A zero-ohm link or zero-ohm resistor is a wire link packaged in the same physical package format as a resistor. It is used to connect traces on a printed circuit board. This format allows it to be placed on the circuit board using the same automated equipment used to place other resistors, instead of requiring a separate machine to install a jumper or other wire. Zero-ohm resistors may be packaged like cylindrical resistors, or like surface-mount resistors.
One use is to allow traces on the same side of a PCB to cross: one trace has a zero-ohm resistor while the second trace runs in between the leads of the resistor, avoiding contact with the first trace.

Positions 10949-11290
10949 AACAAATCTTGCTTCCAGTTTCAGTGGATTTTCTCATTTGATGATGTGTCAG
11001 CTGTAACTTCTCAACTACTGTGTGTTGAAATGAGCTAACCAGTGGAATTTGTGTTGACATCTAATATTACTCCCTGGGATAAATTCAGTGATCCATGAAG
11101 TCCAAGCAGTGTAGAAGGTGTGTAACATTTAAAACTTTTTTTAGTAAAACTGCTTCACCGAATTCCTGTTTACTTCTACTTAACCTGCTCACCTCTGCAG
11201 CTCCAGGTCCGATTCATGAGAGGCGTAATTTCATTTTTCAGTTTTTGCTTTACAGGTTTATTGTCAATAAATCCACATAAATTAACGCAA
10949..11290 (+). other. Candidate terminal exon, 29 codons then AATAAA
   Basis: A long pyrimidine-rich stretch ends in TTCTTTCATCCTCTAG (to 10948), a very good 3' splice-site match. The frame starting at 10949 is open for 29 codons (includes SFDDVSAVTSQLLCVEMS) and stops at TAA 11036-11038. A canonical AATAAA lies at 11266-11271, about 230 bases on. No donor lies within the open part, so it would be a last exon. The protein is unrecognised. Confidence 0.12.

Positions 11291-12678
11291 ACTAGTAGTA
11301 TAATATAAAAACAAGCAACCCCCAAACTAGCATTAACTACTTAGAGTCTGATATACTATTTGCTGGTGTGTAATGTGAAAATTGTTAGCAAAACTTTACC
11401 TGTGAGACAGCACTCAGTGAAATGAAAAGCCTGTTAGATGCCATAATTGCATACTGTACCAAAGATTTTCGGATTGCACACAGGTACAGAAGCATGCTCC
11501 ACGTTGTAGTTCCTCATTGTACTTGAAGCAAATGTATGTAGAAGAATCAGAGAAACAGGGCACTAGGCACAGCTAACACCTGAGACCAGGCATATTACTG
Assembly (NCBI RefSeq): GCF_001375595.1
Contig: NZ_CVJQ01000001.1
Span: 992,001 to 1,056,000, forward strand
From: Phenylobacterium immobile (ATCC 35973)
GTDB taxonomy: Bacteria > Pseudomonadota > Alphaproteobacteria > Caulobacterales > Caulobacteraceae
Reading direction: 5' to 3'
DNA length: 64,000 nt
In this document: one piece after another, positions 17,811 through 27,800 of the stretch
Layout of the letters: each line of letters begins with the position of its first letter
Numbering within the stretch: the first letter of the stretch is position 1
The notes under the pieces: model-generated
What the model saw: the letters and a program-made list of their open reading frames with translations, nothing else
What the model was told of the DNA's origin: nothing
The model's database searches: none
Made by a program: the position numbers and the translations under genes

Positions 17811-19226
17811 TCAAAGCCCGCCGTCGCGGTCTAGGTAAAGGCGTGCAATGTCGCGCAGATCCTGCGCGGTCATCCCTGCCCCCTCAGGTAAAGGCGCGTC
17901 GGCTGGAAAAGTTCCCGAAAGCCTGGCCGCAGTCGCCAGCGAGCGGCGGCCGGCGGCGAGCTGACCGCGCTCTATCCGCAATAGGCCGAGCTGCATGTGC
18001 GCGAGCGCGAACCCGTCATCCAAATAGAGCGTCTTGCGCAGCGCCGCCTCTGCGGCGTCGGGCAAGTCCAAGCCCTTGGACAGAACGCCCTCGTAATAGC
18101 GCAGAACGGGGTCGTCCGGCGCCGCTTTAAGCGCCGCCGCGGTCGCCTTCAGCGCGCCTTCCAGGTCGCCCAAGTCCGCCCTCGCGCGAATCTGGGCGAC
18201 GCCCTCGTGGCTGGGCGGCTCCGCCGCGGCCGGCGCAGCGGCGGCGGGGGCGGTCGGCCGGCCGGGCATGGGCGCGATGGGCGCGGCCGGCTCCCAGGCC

The resistance is only approximately zero; only a maximum (typically 10–50 mΩ) is specified. A percentage tolerance would not make sense, as it would be specified as a percentage of the ideal value of zero ohms (which would always be zero), so it is not specified.
An axial-lead through-hole zero-ohm resistor is generally marked with a single black band, the symbol for "0" in the resistor color code. Surface-mount resistors are generally marked with a single "0" or "000".
Type D10/CRCW0402 e3 / TCR Jumper, Imax. = 1.5 A / tolerance ≤ 20 mOhms